In civil lawsuits in Ontario, a claimant may seek various types of damages and it is important to understand the differences between them.
Compensatory damages, which are often sought in personal injury cases, are intended to financially compensate a person for injuries caused by the wrongful or negligent act of another person or party.
Punitive damages may be awarded over and above the actual damage and loss incurred. These are intended to be a warning to the wrongful or negligent party against repeating the acts that caused the losses.
Here, we focus on compensatory losses, which are generally categorized into pecuniary damages and non-pecuniary damages.
There are some basic differences between the two types that are discussed below.
What are compensatory damages?
In Ontario, you can sue for compensatory damages if you are physically or emotionally injured as a result of someone else’s wrongdoing or negligence.
These damages are intended to make the complainant “whole” again, i.e., as close as possible to the condition they were in before the accident and injury.
Compensatory damages occur as a direct result of the injury sustained and may include the following:
- Ambulance and emergency expenses
- Medical treatment costs
- Hospital bills
- Rehabilitation expenses
- Physical therapy bills
- Nursing home care costs
- Medical equipment costs
- Damage to property
- Lost earnings
Note that “injury” in personal injury cases can refer to bodily injuries and also damage to personal property (for instance, in a car accident, motorcycle accident or bicycle accident, both may occur).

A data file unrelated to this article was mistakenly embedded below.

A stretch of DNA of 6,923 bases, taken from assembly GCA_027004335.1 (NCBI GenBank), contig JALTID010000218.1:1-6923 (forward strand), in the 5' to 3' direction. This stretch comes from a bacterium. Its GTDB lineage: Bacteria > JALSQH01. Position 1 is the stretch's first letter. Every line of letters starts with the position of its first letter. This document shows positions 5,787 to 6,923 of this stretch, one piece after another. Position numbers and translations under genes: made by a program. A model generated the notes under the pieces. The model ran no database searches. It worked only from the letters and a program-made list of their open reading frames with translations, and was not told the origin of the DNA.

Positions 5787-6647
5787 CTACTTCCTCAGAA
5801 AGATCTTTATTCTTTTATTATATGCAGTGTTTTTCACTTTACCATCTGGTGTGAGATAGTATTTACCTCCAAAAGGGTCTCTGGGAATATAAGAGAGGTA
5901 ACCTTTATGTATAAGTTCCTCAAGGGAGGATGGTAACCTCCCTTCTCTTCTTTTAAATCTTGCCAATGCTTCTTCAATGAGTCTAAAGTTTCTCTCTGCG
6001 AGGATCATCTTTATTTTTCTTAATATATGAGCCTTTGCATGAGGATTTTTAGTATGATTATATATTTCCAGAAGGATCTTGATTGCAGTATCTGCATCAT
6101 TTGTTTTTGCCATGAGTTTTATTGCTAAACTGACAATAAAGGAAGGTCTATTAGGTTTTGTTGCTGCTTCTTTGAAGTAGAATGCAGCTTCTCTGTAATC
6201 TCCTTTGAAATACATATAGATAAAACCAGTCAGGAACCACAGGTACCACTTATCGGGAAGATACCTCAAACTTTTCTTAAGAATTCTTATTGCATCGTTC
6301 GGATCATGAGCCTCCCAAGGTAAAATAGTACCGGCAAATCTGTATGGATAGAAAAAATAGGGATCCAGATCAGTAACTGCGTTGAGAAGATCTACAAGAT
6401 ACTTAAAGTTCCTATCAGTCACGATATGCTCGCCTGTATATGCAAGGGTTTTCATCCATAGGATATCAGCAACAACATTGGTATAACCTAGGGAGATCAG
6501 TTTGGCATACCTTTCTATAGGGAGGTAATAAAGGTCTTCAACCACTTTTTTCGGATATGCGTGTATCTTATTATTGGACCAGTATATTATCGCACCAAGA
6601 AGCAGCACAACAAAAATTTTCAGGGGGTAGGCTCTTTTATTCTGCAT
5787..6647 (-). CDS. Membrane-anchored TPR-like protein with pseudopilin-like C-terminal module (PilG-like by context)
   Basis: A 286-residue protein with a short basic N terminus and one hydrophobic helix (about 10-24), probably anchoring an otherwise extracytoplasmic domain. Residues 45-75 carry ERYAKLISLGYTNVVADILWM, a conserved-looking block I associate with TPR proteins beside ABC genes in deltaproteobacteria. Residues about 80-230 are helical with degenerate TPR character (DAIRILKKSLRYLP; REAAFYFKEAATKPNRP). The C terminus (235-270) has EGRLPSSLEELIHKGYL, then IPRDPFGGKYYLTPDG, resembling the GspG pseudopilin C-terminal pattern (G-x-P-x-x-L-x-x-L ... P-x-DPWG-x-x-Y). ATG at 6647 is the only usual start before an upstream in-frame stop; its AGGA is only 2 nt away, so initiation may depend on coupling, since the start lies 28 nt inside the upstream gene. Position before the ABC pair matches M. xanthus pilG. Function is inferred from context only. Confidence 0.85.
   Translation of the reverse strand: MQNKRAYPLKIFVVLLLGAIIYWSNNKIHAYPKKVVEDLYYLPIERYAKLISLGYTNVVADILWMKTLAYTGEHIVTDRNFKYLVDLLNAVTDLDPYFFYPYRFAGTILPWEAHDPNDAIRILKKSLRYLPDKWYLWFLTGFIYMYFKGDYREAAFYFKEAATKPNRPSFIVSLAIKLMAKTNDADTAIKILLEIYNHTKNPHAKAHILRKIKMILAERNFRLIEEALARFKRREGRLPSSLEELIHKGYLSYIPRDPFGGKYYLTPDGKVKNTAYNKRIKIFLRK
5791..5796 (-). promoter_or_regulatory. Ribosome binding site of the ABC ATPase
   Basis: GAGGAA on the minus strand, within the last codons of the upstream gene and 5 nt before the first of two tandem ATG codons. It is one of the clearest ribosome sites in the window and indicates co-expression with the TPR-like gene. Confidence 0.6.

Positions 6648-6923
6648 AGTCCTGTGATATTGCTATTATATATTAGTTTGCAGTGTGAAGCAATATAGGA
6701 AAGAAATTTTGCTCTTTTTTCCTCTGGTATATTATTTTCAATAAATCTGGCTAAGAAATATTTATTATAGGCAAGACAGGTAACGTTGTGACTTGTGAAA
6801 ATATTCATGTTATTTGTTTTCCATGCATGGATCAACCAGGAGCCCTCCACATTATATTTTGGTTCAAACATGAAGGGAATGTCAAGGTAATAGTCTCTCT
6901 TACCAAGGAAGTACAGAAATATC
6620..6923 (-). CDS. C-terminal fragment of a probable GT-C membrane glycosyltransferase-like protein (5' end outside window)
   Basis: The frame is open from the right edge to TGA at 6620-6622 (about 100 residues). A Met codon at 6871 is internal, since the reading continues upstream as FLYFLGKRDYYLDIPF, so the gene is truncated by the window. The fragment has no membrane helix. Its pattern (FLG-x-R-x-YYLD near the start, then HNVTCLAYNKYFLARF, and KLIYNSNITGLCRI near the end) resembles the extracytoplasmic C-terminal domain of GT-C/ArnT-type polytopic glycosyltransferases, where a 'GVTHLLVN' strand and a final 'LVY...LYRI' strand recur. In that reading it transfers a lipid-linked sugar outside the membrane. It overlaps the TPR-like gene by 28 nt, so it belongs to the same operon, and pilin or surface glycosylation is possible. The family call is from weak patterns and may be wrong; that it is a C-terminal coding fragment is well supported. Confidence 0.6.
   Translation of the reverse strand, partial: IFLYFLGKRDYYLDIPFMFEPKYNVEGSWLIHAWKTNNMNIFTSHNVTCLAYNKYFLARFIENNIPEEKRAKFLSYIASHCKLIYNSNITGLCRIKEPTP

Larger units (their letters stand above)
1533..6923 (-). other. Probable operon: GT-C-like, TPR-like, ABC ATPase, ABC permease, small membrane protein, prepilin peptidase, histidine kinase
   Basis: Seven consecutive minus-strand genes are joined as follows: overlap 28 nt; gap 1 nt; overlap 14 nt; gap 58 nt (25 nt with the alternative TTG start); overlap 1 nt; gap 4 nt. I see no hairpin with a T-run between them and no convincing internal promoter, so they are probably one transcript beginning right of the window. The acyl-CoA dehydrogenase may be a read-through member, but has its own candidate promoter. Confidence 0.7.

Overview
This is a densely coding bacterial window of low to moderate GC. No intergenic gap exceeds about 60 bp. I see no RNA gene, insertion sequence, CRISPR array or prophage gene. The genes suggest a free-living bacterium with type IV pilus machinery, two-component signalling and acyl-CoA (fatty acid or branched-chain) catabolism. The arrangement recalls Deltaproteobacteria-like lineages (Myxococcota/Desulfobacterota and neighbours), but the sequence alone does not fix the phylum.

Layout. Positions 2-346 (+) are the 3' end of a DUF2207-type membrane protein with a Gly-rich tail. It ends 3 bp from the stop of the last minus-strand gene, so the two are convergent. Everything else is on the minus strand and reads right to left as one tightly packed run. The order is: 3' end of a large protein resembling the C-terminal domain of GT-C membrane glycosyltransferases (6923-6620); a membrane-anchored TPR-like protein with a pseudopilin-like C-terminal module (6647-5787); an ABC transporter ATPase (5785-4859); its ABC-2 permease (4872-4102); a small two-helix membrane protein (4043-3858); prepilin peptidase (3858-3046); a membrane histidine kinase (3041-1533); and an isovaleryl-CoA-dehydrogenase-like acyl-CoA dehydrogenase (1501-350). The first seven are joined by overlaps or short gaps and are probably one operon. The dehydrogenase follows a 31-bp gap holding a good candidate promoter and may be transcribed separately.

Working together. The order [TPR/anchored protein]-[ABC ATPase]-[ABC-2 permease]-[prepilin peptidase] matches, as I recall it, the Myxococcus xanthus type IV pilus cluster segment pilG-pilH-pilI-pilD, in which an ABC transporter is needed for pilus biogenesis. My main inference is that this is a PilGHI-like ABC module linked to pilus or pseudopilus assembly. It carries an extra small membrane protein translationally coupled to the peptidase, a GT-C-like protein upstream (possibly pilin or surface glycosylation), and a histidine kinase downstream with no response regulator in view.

Compensatory damages can be pecuniary or non-pecuniary and the majority of personal injury cases in Ontario involve both types.
Over the past five decades, Canadian laws regarding compensation have undergone significant changes.
Amendments made by The Supreme Court of Canada have had a lasting effect on what injured parties can claim for – especially with regards to pain and suffering.
What are pecuniary damages?
Pecuniary damages or losses are the compensatory damages that are directly linked to the incident that caused your injury.
They are sometimes called actual damages. They are easily quantifiable and can be readily measured in financial terms (dollars and cents).
For instance, if you or your family incurred medical expenses as a direct result of your injury, these are pecuniary damages. They are normally relatively simple to prove with bills, receipts, statements, payslips, tax returns and other documented proof of payment related to your personal injury case.
Some common pecuniary damages in personal injury cases include:
- Ambulance and emergency care bills
- Hospital bills, doctors’ bills, medication costs, etc.
- Lost wages (including losses incurred by a claimant’s inability to work as a result of their injury)
- Loss of earning capacity – if an injury precludes a person from continuing to do their job or follow a chosen career
- Future medical care costs (including long-term disability or chronic illness care and therapy)
- Damage to property owned by the claimant, such as a motor vehicle that needs to be repaired
Pecuniary costs may extend to the care provided by a family member, who may need to stop working and earning an income to look after the injured party.